So we thought
Not so fast.
One last rookie will be on board space shuttle Discovery when it blasts off in September for the STS-133 mission.
After years languishing as a laboratory-only project, the Johnson Space Center's mechanical astronaut Robonaut has finally been called up. Robonaut 2, as the current model is called, is scheduled to take up permanent residence on the space station, where it will be used to test the practicality of anthropomorphic robots working alongside humans. It will be operated from laptops on the station and on the ground, and at first will be anchored in one spot in the Destiny laboratory. But eventually R2's creators want to send the mechanical man out on a spacewalk.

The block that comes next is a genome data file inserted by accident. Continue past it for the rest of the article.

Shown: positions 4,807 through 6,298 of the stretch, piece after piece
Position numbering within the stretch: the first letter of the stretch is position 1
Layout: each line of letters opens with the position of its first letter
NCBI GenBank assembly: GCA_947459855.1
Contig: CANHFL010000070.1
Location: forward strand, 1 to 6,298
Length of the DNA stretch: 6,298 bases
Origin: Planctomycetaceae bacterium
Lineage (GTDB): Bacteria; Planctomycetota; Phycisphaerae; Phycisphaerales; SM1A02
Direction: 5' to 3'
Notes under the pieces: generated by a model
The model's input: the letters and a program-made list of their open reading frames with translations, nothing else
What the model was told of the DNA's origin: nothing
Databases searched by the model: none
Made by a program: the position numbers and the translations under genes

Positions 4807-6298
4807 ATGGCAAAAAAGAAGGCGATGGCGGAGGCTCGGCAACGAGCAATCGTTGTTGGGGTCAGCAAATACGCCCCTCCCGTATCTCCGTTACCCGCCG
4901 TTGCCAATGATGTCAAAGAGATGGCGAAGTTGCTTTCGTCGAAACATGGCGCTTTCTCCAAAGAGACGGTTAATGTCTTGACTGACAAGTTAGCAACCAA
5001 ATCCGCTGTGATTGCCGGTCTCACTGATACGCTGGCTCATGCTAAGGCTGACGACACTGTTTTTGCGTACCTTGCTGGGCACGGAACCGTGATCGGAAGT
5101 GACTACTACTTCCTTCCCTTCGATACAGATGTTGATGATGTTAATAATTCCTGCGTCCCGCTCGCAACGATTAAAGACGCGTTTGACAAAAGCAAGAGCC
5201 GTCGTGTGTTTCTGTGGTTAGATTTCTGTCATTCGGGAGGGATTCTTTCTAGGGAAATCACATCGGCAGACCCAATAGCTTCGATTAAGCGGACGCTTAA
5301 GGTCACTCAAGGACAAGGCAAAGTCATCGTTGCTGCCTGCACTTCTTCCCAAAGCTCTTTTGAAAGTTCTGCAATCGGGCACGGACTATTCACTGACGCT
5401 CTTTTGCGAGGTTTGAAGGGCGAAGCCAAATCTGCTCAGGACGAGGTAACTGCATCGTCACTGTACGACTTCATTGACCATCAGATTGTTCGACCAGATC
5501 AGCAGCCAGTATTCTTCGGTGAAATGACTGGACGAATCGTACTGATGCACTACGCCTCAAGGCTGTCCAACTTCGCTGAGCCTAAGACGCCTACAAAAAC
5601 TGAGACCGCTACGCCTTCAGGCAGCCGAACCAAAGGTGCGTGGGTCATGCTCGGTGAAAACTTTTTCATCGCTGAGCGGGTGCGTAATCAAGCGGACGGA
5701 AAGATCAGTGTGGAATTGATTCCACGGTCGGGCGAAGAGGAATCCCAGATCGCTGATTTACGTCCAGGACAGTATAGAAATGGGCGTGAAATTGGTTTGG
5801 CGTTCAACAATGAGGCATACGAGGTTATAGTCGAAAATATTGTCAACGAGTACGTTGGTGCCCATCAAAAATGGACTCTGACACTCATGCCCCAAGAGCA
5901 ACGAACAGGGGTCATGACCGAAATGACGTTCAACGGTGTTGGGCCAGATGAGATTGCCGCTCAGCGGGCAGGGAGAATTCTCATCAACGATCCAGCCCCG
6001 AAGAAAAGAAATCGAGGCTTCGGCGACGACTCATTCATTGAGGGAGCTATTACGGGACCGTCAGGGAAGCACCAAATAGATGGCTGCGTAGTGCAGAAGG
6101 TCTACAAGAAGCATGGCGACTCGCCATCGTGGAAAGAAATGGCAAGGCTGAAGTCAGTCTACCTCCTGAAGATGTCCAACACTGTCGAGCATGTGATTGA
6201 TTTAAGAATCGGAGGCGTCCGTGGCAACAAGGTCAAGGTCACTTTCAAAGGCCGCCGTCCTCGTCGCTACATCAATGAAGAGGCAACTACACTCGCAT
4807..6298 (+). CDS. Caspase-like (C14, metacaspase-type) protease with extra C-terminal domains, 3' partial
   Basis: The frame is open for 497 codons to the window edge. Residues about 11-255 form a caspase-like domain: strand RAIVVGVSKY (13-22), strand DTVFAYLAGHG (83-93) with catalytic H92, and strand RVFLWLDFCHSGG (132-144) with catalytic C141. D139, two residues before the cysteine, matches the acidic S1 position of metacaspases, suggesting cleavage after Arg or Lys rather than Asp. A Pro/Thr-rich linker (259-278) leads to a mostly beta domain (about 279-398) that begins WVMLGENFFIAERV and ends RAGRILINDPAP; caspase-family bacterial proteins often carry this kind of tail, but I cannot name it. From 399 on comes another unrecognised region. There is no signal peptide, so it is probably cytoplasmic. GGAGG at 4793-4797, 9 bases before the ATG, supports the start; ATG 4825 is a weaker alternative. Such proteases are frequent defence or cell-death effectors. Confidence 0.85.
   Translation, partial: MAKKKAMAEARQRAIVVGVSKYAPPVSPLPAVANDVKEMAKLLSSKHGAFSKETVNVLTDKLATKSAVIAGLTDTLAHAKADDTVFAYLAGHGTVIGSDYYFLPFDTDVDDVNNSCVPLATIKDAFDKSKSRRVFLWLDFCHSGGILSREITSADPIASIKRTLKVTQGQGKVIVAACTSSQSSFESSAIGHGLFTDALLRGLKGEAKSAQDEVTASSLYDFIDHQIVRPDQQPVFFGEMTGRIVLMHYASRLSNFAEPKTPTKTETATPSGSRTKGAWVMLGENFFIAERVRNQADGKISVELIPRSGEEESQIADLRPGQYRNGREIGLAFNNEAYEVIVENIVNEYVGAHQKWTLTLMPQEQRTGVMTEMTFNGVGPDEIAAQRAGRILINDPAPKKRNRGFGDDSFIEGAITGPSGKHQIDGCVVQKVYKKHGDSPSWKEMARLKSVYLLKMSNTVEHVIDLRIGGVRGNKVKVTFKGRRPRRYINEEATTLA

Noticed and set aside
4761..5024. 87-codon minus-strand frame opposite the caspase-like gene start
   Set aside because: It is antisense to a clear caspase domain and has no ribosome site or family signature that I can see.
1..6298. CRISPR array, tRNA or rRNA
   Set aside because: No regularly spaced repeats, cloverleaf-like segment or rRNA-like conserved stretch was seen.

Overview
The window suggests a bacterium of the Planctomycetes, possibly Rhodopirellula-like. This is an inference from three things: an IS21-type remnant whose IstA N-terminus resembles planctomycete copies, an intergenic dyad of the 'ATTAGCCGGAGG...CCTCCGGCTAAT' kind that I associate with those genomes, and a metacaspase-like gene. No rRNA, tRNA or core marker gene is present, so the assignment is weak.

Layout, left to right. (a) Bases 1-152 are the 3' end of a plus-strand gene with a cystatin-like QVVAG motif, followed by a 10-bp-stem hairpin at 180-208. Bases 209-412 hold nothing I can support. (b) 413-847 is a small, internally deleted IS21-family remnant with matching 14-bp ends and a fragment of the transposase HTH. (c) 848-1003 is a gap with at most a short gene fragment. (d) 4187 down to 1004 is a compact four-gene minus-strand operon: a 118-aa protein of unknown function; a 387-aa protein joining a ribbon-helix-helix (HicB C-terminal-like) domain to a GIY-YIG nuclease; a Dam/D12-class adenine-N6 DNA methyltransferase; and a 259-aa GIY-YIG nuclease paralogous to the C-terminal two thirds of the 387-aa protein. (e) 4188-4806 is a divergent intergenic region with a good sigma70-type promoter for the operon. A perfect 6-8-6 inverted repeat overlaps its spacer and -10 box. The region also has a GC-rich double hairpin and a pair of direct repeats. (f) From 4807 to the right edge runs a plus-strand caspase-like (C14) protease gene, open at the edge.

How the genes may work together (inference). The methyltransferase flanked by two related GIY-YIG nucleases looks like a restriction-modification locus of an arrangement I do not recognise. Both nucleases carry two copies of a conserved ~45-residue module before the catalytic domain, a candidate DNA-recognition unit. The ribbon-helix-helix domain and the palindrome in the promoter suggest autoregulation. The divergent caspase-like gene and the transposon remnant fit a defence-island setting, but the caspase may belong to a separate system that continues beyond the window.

The project's deputy manager gives this rundown:
R2 will join the Dextre humanoid robot, which is already installed on the station, where it handles outside jobs. If you think such machines have no place in future space exploration, talk to the Japanese, who reportedly are mulling a humanoid robot to land on the moon. Most lunar robot concepts still use wheeled rovers, but the idea of a mechanical Neil Armstrong no longer seems far-fetched, not when you see the kind of progress that companies like Boston Dynamics are making in simulating natural walking: